Similar to traditional bicycles, e-bikes come in all shapes and sizes, with many different features. While you can get an electric bike in the $600 range, you are better off spending a little more to get a reliable model. The cheapest electric bikes cost about $600 CDN, while most of the more reputable ones are in the $900-$1,500 range. The highest bikes top out at $8,000. According to research by ebikeshq.com, there are over 450+ models. The vast majority of electric bikes (over 70%) fell in the range of $1,000 – $4,000, about 25% of e-bikes are above $4,000 and very few (less than 5%) below $1,000.
What Is an E-Bike Conversion Kit?
If the cost of a new e-bike is more than you are willing to invest, there is another option. You can transform a bike that you already love into an e-bike. By adding an electric bike conversion kit, you can have an electric bike for less money. It may be just the answer to getting the boost in power you are after without the hefty price tag. There are several different styles of e-bike conversion kits available, each with different advantages and disadvantages. For more information about e-bike conversions, click here.
Do You Need Insurance for an E-Bike?
If your regular bicycle is stolen, your home insurance will typically cover the cost of replacing or repairing it. But an e-bike isn’t a normal bicycle. The cost of an entry-level e-bike starts at more than $1,000 and the average rider spends around $3,000 on their e-bike. A typical home insurance policy won’t be enough to cover the replacement or repair costs if your e-bike gets taken or is damaged.
While you do not have a legal requirement to insure your e-bike, don’t forget there’s a chance that you can be apart of a collision while riding. E-bikes are heavier and quicker than a regular bike. These factors increase your chance of being in a collision, which can lead to you causing damage to someone else’s property or bodily harm to a person. Without liability insurance in place, you can be personally responsible and on the hook for substantial financial liabilities. Having the proper insurance in place for an e-bike is a bit tricky. Some traditional home insurance companies consider an e-bike a motorized vehicle, and therefore, only offer limited coverage for theft, damage, or liability. Some auto insurance companies may not insure your e-bike because you’re not required to register the vehicle or have a valid driver’s licence to operate it.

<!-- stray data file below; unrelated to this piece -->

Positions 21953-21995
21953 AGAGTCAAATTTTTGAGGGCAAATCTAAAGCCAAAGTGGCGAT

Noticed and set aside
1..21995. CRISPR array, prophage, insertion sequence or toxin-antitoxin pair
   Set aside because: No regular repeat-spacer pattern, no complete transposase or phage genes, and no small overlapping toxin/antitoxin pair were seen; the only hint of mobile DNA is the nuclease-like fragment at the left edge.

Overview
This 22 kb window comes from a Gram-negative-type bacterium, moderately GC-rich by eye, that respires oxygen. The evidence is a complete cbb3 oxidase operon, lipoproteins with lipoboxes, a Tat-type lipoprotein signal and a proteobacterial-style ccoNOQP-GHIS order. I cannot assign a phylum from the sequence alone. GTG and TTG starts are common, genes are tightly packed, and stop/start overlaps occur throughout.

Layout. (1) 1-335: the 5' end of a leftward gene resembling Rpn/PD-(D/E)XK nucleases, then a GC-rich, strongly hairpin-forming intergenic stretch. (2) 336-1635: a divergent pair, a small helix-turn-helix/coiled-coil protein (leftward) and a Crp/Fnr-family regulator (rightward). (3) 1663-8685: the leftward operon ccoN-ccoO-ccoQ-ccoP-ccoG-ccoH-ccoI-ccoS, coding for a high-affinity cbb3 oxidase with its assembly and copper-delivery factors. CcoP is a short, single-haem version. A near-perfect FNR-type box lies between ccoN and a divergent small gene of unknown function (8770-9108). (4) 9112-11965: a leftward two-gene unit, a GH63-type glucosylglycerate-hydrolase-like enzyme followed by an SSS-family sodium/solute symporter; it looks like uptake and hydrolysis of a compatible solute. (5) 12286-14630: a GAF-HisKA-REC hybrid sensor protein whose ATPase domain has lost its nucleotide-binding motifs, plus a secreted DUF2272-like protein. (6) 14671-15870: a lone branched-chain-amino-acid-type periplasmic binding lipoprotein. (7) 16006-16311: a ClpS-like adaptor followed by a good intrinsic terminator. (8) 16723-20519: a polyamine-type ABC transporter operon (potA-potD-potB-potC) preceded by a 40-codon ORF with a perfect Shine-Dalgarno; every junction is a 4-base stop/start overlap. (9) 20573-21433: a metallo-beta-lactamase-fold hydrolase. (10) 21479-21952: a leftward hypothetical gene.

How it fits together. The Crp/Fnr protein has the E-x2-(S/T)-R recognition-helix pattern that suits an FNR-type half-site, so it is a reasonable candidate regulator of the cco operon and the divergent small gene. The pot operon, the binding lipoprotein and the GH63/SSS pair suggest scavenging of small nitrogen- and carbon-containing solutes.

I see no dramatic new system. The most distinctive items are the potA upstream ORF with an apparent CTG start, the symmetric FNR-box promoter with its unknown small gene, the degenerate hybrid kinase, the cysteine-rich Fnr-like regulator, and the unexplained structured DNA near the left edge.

Insurance Options for E-Bikes
One option is to speak to your isure representative about adding custom coverage to your current policy. Remember, insurance policies are generally “off-the-shelf” and contain standard wording. If your e-bike doesn’t have proper coverage for theft, damage, and liability by your current standard policy, it’s possible that your broker can add an endorsement that overrides the standard policy wording to provide you with the coverage you need. Naturally, this will increase your monthly premium.
Pedal Power Insurance
In Canada, insurers aren’t warm to the idea of e-bikes, and therefore, our legislation surrounding e-bikes is vague. There is currently only one insurance company that offers coverage for e-bikes: Pedal Power. These insurers specialize in e-bike insurance and offers three coverage options. The cost of the coverage depends on the value of the bike being insured. According to Pedal Power, for a person over the age of 21 with no claims or thefts, the cost for fire, theft, and collision coverage on a $2,500 e-bike would be about $163/year. If the person has a $13,000 e-bike, the cost of the fire, theft, and collision coverage will be $796/year.
Pedal Power cover many of the essentials, like:
- Third-Party Liability with a $1,000,000 limit
- Personal accident with a basic rate of $60
- Full coverage for physical damage and theft
- Competitive event extension should you choose to participate in races
Currently, Canada is more than likely still testing the waters when coming up with the right e-bike legislation. Hopefully, legislation will keep pace with the growing interest in e-bikes as a more affordable and greener means of transport around the streets of Ontario.